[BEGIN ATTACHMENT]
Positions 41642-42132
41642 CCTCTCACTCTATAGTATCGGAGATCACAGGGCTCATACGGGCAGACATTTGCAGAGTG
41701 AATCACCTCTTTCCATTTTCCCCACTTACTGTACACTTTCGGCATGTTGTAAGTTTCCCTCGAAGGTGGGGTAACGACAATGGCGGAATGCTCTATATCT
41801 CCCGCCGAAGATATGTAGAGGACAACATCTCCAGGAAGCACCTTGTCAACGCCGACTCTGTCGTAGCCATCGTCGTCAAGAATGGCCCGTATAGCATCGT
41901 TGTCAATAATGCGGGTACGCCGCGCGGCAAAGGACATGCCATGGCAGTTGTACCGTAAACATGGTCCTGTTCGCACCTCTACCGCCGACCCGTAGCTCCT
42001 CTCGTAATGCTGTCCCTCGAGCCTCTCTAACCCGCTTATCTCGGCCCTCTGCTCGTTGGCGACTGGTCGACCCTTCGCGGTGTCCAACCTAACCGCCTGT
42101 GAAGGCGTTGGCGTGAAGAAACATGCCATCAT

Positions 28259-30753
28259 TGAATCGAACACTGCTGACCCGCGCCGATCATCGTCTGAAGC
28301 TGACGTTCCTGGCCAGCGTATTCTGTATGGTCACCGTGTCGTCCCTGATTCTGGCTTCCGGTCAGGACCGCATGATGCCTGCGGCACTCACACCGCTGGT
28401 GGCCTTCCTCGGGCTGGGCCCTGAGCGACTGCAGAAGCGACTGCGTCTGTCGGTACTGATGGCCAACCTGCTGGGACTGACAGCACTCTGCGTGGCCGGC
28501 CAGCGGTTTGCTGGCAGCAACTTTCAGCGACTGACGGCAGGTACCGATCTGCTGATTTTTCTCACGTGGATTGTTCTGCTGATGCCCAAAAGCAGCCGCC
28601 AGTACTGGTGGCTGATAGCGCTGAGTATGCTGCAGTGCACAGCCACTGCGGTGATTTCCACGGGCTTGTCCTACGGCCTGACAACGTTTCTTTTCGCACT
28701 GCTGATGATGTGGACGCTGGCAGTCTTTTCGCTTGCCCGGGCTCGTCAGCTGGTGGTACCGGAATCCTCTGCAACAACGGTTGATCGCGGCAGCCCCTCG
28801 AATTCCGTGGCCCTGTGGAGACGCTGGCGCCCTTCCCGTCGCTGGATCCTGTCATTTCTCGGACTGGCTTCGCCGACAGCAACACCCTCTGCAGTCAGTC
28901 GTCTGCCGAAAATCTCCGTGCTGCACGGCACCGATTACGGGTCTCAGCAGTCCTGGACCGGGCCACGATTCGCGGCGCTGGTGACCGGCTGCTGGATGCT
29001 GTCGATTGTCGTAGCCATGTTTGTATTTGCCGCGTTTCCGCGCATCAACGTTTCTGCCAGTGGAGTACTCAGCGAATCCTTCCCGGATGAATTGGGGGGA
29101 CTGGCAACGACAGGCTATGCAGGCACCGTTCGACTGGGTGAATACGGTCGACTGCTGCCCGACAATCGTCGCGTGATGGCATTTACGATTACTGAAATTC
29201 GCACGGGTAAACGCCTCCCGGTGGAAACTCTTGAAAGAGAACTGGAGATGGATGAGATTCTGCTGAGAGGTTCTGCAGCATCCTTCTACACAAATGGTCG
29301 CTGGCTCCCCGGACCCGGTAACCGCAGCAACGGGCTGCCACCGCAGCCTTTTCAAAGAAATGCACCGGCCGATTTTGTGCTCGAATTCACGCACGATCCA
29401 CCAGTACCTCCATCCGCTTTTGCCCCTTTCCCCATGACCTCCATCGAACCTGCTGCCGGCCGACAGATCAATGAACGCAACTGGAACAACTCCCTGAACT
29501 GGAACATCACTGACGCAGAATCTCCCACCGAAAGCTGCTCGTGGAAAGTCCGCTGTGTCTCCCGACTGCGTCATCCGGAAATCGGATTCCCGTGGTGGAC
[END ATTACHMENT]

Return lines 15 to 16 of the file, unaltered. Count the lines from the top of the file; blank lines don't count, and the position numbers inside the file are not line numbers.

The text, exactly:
28801 AATTCCGTGGCCCTGTGGAGACGCTGGCGCCCTTCCCGTCGCTGGATCCTGTCATTTCTCGGACTGGCTTCGCCGACAGCAACACCCTCTGCAGTCAGTC
28901 GTCTGCCGAAAATCTCCGTGCTGCACGGCACCGATTACGGGTCTCAGCAGTCCTGGACCGGGCCACGATTCGCGGCGCTGGTGACCGGCTGCTGGATGCT